Dave Michels 31:47
is interesting, Brian, because what you’re talking about is, you know, the Race to Zero, really that’s happening in the industry. And you’re looking at the economics, what’s driving the valuations and businesses and and who’s making money in this industry?

Brian Beutler 32:01
Yeah, it’s a great question. I mean, certainly, if you look at the two different sides of that question, first off valuations, I would say predominantly being driven by OTT providers at this point in time, which is really a function of the fact that their growth is attractive. If you look at the public markets, public markets value top line growth, but the answer is completely different to the second part of your question, which is who’s making money in this market? Who’s making money in this market as service providers? hand over fist? Not even close? Right? You know, if you look at top line revenue, growth of the best market leading OTT providers even adjusted for kind of what we call the COVID, Bunk, we’ve been through the last couple of years, top of industry 35, maybe 40%, service providers 10 to 12%, right, so 3x less, but then if you look at who’s making money, the top service providers are making money hand over fist at a time when those that are growing three times their rate are losing 50 cents for every dollar of revenue they’re bringing in. And I just don’t think you know, the OTT dynamic is not sustainable, long term.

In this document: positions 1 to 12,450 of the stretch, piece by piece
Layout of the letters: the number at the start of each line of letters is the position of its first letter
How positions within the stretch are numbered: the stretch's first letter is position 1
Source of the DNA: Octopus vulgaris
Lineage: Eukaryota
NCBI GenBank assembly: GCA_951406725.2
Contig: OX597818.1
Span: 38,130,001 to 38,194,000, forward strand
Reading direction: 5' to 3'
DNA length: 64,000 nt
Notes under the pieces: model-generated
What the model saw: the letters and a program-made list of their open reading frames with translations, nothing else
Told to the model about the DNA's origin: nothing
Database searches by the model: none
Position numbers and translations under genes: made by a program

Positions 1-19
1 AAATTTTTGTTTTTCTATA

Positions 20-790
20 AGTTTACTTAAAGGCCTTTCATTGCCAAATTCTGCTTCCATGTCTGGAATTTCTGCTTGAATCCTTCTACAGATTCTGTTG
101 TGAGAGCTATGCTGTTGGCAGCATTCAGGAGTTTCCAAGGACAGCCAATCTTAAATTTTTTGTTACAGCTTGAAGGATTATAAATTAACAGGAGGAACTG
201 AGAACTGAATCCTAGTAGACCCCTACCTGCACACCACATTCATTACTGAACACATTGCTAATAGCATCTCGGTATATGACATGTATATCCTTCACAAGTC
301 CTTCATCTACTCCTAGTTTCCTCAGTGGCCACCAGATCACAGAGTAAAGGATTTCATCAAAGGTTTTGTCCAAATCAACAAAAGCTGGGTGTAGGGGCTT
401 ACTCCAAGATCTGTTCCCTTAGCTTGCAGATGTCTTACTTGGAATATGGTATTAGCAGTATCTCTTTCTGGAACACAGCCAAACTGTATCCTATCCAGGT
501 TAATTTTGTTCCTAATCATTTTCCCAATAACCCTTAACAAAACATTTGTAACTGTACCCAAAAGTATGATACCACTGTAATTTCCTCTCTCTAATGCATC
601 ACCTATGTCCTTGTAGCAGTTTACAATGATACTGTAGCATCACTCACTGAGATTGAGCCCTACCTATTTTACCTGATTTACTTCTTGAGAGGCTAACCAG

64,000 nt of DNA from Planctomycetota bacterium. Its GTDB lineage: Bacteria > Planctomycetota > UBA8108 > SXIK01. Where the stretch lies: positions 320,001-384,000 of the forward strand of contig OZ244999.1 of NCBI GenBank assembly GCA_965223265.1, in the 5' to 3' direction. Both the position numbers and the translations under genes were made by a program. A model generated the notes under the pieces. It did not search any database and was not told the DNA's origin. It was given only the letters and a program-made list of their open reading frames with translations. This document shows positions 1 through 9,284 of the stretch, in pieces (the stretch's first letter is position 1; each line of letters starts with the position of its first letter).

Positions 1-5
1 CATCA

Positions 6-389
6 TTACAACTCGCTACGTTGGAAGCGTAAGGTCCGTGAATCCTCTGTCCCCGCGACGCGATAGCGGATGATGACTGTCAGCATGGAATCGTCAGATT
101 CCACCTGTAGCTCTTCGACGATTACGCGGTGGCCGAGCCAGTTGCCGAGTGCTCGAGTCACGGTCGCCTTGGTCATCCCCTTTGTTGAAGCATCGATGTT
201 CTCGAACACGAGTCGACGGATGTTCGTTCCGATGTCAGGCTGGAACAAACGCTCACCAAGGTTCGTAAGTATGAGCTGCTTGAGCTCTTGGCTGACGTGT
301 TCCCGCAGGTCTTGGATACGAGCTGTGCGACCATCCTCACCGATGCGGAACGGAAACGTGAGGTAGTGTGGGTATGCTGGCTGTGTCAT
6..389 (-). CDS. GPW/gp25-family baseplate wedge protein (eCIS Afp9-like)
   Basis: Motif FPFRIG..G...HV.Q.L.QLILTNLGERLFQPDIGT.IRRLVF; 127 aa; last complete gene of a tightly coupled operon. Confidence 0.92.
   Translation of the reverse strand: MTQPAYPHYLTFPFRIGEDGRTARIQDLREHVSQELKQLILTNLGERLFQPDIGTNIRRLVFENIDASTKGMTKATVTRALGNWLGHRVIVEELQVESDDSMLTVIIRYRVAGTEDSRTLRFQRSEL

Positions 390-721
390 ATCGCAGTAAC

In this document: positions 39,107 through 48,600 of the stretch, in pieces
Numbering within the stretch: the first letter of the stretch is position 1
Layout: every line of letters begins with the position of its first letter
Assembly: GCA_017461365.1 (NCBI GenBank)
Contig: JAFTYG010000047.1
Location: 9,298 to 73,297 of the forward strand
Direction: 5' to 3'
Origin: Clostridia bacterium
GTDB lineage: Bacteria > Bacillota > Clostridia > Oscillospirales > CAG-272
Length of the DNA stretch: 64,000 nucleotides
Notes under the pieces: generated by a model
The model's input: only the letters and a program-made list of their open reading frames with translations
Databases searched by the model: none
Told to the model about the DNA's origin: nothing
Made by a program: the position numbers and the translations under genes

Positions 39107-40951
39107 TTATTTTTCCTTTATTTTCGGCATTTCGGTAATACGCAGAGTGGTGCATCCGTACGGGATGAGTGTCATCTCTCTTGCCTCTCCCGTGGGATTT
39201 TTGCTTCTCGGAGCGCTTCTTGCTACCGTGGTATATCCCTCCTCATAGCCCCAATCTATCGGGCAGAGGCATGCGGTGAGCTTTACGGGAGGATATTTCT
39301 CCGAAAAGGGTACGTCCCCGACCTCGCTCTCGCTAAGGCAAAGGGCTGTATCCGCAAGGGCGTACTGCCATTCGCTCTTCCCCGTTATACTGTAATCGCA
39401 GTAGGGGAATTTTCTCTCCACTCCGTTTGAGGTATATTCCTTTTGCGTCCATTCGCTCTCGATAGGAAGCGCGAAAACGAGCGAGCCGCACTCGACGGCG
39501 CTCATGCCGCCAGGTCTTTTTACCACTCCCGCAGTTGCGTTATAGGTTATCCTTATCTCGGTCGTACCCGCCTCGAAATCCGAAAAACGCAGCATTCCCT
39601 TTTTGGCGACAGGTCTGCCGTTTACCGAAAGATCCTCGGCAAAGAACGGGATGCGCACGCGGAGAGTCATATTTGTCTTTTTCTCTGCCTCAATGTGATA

Dave Michels 33:06
See, Evans always been my inspiration in business, and he’s teaching me to lose 75 cents of every dollar I’m putting and so you know, he’s ahead of the industry and pet right.

Evan Kirstel 33:13
In any case, great chatting, you’re clearly reinventing the business of service providers. And it’s really exciting to see your solutions and the impact with customers. So congratulations, and we’ll catch you on social media.

Brian Beutler 33:25
Yeah. Thanks, Evan. Thanks, Dave. I really do appreciate you having me.

Evan Kirstel 33:28
Thank you, bro. Take care.

Dave Michels 33:32
Well, Evan, that was another interesting conversation. And you know, you and I have been at this for a while but it’s like it’s surprising how much we learned in these conversations.

Evan Kirstel 33:40
And I sometimes joke about best kept secrets in the industry and other one another company. I really had no idea they were such a powerhouse behind the scenes.

Dave Michels 33:49
You know, I have a feeling and I have a very strong premonition here that we’re gonna be hearing more about Alianza and some big wins here pretty soon.

Evan Kirstel 33:58
inside information we’ll have to wait to see all right,

Dave Michels 34:01
well, I’ll tell you some information or conversation man I gotta get out of the phone. Don’t don’t read your phone. No man knows me.